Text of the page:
- OverProtocol’s Ben Kim discusses the critical need for a ‘killer app’ in crypto.
- OverProtocol uses lightweight nodes for a more decentralized crypto future.
- He highlights crypto’s growing influence in emerging markets like Nigeria.
The crypto market is experiencing a significant upturn, catalyzed by the buzz around the likely approval of the first Bitcoin spot ETF in the US. This event marks a significant milestone in cryptocurrency’s journey toward mainstream acceptance. Now that major institutions can participate in the Bitcoin economy, this signals a new chapter of recognition for digital currencies.
Delving into the surge and discussing the broader trends shaping crypto’s future, DailyCoin spoke to Ben (Jae-Yun) Kim, the CEO of Superblock, the company behind OverProtocol, a layer-1 blockchain with lightweight full nodes.
From the ongoing quest for a killer app to decentralization, regulatory issues, and adoption in burgeoning markets, we explored the narratives redefining crypto’s role in the global financial theater.
The Search for the Blockchain ‘Killer App’
In the tech industry, the term “killer app” refers to an essential application that can drive the adoption of an entire platform or technology. This also goes for blockchain.
Kim believes the quest for the killer app is at the heart of crypto’s future, and once developers create a killer crypto app, the industry will go mainstream.
One example he used is that of hotel vouchers. The resale market for hotel and concert tickets is full of inefficiencies, and he believes blockchain is in the best position to solve this problem.
This killer app will likely not be financial, Kim says.
“We are not very focused on DeFi,” He stated, “instead, we believe developers should look to the real world to offer utility.”
He stressed that instead of looking at ways to recreate traditional finance, developers should use decentralized technology to create completely new markets.
Lightweight Nodes for Decentralization
The ethos of cryptocurrency is deeply anchored in decentralization, but today’s reality presents a starkly different picture, with centralization posing significant challenges. Recent events like the FTX collapse have highlighted the risks of centralized structures.
This discrepancy from crypto’s core principles drives a consensus toward the need for a more distributed approach to mitigate the risks of power concentration and potential misuse of user funds. Ben Kim, a notable figure in the crypto space, sees this shift as inevitable and necessary.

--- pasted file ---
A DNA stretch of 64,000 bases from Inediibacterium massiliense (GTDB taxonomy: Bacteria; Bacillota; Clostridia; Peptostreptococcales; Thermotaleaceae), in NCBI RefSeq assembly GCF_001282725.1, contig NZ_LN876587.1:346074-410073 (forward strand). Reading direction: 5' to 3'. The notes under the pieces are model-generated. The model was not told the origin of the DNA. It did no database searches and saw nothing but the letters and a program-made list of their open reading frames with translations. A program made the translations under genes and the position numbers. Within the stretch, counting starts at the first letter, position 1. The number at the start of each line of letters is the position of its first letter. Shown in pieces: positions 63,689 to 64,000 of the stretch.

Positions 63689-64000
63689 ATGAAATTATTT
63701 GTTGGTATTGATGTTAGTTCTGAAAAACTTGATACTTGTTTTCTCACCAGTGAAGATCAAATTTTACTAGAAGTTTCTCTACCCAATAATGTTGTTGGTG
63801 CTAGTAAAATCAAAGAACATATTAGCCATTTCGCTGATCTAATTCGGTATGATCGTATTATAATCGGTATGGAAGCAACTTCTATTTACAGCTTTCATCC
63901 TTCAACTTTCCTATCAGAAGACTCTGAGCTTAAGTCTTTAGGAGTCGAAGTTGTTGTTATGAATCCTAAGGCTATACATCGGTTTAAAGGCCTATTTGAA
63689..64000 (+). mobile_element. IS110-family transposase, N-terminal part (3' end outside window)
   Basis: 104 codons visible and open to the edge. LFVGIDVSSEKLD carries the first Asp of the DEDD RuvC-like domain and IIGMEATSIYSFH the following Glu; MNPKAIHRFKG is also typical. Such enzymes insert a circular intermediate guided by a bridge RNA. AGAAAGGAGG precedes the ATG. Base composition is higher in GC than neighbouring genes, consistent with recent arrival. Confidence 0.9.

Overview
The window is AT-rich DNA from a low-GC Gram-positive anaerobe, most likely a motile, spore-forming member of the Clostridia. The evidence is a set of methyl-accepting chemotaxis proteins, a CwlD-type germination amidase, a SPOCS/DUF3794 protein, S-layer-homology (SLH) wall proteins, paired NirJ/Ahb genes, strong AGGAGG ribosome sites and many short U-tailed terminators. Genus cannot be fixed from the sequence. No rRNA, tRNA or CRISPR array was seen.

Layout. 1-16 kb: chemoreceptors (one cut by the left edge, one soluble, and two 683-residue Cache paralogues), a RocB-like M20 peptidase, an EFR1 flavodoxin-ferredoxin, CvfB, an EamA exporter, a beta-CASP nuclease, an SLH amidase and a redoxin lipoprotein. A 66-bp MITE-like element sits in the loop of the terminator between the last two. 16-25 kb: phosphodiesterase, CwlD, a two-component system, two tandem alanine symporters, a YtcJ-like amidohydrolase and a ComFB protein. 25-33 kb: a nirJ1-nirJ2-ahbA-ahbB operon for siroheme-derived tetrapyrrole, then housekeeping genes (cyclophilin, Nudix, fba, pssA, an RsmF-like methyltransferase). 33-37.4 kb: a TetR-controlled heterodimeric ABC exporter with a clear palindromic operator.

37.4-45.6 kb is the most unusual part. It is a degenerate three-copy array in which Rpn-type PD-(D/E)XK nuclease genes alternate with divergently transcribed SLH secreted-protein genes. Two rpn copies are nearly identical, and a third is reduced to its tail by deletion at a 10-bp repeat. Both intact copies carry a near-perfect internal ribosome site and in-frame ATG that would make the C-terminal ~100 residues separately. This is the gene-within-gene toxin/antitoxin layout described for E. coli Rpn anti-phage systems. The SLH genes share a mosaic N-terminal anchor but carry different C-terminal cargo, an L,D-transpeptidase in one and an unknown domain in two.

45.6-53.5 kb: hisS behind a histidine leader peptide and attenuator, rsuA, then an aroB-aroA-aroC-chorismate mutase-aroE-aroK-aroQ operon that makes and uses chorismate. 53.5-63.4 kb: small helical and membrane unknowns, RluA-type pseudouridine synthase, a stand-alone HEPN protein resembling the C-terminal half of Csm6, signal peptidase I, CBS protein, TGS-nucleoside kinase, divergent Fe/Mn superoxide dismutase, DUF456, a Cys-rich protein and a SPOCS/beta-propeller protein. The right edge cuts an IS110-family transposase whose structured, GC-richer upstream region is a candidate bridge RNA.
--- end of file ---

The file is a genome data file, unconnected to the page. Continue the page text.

“We will definitely see a move towards decentralization in the industry,” Kim notes. In line with this trend, OverProtocol has incorporated lightweight full nodes into its technology.
At their core, lightweight full nodes represent a balance between accessibility and functionality within the blockchain network. They operate differently from traditional full nodes, which require significant computational power. These nodes lower entry barriers by allowing transactions and blocking validation with only essential data, making participation more accessible.
This strategy aims to decentralize the blockchain network, enabling broader user involvement and a more evenly distributed power structure. Still, Kim acknowledges that this system is not perfect. For one, big players can run virtual machines on the blockchain without proof of identity, potentially getting a large share of the rewards. This reveals a larger, underlying issue in the idea of a pseudonymized and permissionless blockchain.
We Want Regulation to Protect Investors: Kim
The vision of a free-roaming, borderless blockchain is often at odds with regulations that seek to tether it to established financial protocols and practices. Moreover, this regulation is complex, unclear, and varies from country to country, presenting a major challenge for the industry.
“The big obstacle for Web3 is regulation,” Kim says. “Countries don’t want to let the blockchain roam freely.”
In the United States, regulators have been cracking down on crypto projects, emphasizing the need for transparency and investor protection. However, Kim understands the necessity of regulation around the industry, “I agree with the SEC‘s stance on protecting investors. Crypto companies need to be transparent with their financials.”
Kim also shared a perspective on regulation in his home country. “In South Korea, regulators are not eager to address this issue swiftly,” he says. “They are waiting for bodies like the SEC to act, and then they follow suit,” Kim observes.
The crypto industry is not just reshaping the financial landscape of developed nations; it’s also carving out a pivotal role in emerging markets.
Adoption in Emerging Markets:
Traditional banking systems often fall short in emerging markets, leaving a gap ripe for new technologies. The crypto industry has long discovered the potential of these markets.
Kim revealed that most of OverProtocol’s app users are from Africa, India, and Indonesia. It has a particularly notable user demographic in Nigeria, which accounts for about a quarter of its user base.
Kim explained that this is largely due to a lack of trust in banking institutions, which makes cash flow opportunities more attractive.
“In Nigeria, you see grandmothers using crypto services; it’s that mainstream,” Kim explains. “We are working on creating a new financial system for those countries,” says Kim.
Read more about Overprotocol’s Venture Funding:
Superblock Raises $8M for “Over Protocol”
Read more about the EURO stablecoin market:
Euro Stablecoin Market Set to Explode, Says Tempo France